Is critical with CO2 injection and any lighting much above low light application that enough nutrient's are there.
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post #5 of 21 (permalink) Old 05-23-2014, 04:05 PM Thread Starter
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I do understand about unlimited access of nutrients for the plants. But I also know that constant nitrate levels in excess of 20ppm is not so healthy for the fish.

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post #6 of 21 (permalink) Old 05-23-2014, 04:27 PM
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Quote:
Originally Posted by Ghia View Post
I do understand about unlimited access of nutrients for the plants. But I also know that constant nitrate levels in excess of 20ppm is not so healthy for the fish.

NitrAtes from inorganic mineral salt KNO3 are harmless.
It is the process that break down of organic's from fish food ,fish poop,to ammonia ,then nitrites,and finally nitrates that is stressful for fish.
Inorganic mineral salt's like KNO3 don't go through the process.
Don't over stock,over feed,and you will have no worries with EI dosing.
If it mean's anything,,I last tested my low tech tank maybe a year ago with modified version of EI once a week and nitrate level's were 80 ppm or maybe higher. (red colored solution).
Plant's ,fishes,shrimp, are thriving.
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post #7 of 21 (permalink) Old 05-23-2014, 04:28 PM
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Like the man said, loose the test kit and dose with weekly 50% water changes. It works.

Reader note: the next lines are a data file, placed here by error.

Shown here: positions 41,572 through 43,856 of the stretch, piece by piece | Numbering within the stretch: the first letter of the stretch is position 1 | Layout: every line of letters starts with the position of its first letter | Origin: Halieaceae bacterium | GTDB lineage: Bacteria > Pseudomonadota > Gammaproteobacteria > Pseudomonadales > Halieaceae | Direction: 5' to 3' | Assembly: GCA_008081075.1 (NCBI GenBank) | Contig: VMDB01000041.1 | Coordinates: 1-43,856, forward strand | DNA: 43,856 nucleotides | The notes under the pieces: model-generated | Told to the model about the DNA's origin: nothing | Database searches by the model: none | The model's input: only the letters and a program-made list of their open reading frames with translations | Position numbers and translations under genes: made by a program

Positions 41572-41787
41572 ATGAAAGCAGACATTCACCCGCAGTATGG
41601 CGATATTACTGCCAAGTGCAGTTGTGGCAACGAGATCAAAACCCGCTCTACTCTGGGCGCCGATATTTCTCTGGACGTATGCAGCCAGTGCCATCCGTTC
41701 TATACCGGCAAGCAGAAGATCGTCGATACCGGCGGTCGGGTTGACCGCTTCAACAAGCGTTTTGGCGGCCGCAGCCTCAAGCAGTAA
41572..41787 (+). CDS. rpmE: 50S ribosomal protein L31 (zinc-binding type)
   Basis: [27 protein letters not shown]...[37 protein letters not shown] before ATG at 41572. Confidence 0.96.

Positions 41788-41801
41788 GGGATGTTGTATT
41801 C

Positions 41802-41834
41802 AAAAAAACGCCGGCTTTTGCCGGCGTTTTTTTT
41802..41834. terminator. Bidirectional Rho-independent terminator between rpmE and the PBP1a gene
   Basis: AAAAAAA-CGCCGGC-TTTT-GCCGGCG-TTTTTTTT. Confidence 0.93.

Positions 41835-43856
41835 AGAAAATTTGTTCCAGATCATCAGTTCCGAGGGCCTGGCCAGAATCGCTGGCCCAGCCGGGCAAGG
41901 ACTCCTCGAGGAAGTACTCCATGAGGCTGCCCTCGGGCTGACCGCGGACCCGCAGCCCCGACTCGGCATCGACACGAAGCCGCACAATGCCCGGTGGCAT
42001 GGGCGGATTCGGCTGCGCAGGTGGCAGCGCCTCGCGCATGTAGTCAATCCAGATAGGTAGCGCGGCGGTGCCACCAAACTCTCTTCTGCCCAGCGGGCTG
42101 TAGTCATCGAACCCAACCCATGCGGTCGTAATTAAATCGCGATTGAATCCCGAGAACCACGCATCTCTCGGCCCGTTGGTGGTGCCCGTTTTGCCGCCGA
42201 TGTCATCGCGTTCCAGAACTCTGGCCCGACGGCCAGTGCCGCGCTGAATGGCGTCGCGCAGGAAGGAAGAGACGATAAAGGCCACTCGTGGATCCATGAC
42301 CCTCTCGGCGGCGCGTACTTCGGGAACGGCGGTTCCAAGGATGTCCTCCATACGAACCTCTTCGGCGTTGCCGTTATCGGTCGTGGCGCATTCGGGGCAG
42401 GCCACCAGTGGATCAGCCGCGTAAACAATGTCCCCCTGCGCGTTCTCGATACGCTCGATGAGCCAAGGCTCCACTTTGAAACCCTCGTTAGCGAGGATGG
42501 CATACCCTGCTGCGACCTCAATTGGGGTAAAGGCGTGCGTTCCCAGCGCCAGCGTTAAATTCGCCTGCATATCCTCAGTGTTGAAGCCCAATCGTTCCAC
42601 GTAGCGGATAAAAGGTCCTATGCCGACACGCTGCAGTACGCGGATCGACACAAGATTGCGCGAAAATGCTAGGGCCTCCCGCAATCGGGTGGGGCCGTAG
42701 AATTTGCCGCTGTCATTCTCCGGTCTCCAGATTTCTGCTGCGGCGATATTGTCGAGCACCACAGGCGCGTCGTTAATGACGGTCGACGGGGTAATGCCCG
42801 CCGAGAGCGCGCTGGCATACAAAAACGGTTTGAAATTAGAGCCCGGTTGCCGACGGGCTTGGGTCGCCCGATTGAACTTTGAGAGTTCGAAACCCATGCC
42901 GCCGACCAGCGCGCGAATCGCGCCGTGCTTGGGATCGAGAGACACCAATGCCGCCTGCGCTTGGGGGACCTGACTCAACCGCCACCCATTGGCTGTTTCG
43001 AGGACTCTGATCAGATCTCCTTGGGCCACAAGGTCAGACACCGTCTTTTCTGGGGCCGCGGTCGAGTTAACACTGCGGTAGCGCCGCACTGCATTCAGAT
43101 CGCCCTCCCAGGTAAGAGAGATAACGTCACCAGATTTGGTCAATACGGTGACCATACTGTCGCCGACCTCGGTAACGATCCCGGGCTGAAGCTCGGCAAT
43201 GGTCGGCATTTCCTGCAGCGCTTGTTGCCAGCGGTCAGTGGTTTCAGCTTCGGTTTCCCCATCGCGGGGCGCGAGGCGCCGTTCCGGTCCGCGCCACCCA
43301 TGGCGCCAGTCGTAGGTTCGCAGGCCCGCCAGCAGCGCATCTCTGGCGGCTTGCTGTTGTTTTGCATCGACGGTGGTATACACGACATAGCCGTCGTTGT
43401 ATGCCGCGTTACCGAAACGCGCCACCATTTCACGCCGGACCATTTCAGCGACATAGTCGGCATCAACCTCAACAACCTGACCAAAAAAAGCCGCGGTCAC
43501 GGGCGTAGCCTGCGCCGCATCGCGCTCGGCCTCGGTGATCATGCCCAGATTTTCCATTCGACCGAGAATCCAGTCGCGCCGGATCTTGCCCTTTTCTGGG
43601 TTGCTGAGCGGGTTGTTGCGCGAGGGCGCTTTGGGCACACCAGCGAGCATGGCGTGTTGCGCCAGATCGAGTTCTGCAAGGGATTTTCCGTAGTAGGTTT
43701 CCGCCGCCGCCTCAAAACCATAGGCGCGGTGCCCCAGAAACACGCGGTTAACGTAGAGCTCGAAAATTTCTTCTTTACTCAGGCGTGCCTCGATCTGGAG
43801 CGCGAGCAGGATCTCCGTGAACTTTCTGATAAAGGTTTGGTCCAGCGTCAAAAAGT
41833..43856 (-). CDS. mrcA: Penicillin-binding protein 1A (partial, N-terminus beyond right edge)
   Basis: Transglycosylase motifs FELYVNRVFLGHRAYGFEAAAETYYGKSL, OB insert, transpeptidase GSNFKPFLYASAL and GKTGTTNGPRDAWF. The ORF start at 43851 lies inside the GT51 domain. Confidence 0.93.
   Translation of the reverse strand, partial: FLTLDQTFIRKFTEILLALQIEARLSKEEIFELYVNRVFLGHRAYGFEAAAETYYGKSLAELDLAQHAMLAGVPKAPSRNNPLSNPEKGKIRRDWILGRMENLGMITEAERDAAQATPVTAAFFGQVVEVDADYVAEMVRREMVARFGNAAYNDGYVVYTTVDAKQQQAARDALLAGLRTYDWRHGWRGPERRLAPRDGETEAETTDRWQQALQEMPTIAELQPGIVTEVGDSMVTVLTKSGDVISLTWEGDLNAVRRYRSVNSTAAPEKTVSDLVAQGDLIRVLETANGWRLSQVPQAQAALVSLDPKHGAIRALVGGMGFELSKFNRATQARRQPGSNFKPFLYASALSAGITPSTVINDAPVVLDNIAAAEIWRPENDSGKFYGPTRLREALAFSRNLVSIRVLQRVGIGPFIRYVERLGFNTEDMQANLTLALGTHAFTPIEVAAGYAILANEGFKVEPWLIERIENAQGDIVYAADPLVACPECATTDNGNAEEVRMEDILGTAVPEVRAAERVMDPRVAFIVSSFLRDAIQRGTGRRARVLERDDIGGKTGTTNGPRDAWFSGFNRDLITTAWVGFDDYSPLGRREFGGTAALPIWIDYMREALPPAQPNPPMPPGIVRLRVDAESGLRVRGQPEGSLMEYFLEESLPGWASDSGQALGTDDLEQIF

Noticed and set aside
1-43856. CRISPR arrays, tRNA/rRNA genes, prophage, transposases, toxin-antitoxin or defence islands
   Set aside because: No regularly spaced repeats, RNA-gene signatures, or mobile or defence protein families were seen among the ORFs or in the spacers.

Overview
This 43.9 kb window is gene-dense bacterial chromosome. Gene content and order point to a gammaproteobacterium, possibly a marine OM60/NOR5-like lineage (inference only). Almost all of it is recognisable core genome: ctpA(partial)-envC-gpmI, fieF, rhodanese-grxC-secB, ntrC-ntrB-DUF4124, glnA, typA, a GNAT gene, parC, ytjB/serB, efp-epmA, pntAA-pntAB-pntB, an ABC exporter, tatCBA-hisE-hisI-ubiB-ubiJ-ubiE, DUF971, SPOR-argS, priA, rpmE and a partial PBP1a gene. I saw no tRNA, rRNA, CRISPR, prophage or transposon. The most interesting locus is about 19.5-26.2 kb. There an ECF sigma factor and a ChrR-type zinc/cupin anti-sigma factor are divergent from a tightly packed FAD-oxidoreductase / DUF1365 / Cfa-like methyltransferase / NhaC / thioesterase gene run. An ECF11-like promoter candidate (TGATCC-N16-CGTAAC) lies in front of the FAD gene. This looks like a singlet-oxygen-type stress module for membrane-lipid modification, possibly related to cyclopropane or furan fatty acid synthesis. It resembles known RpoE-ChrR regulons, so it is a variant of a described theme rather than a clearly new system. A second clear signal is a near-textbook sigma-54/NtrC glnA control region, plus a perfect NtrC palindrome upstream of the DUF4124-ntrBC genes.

Sent from my DROID RAZR HD using Tapatalk
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post #8 of 21 (permalink) Old 05-23-2014, 07:22 PM Thread Starter
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Quote:
Originally Posted by roadmaster View Post
NitrAtes from inorganic mineral salt KNO3 are harmless.
It is the process that break down of organic's from fish food ,fish poop,to ammonia ,then nitrites,and finally nitrates that is stressful for fish.
Inorganic mineral salt's like KNO3 don't go through the process.
Don't over stock,over feed,and you will have no worries with EI dosing.
If it mean's anything,,I last tested my low tech tank maybe a year ago with modified version of EI once a week and nitrate level's were 80 ppm or maybe higher. (red colored solution).
Plant's ,fishes,shrimp, are thriving.
Is there an explaination as to why a nitrate that is the result of the nitrogen cycle is different from a nitrate that comes from inorganic salts ? I thought a nitrate-ion (NO3-) is the same whatever its origins. And it is the NO3- we measure (if we measure).
Experiments have been done to provide nitrate toxicity data for freshwater fish, something like 40 papers exist. One (by Rubin & Elmaraghy 1977) found that at 191ppm nitrate level (from KNO3), 50% of guppy fry died within 96 hours. I know we're not talking about fry here, but we ARE talking about long time exposure. Toxicity in fish follow much the same pattern as in humans...it is converted to nitrite which changes hemoglobin to methemoglobin (which has reduced oxygen carrying capacity).

Not saying this to bicker, I just want to keep my fish safe AND have thriving plants :-)

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post #9 of 21 (permalink) Old 05-23-2014, 09:07 PM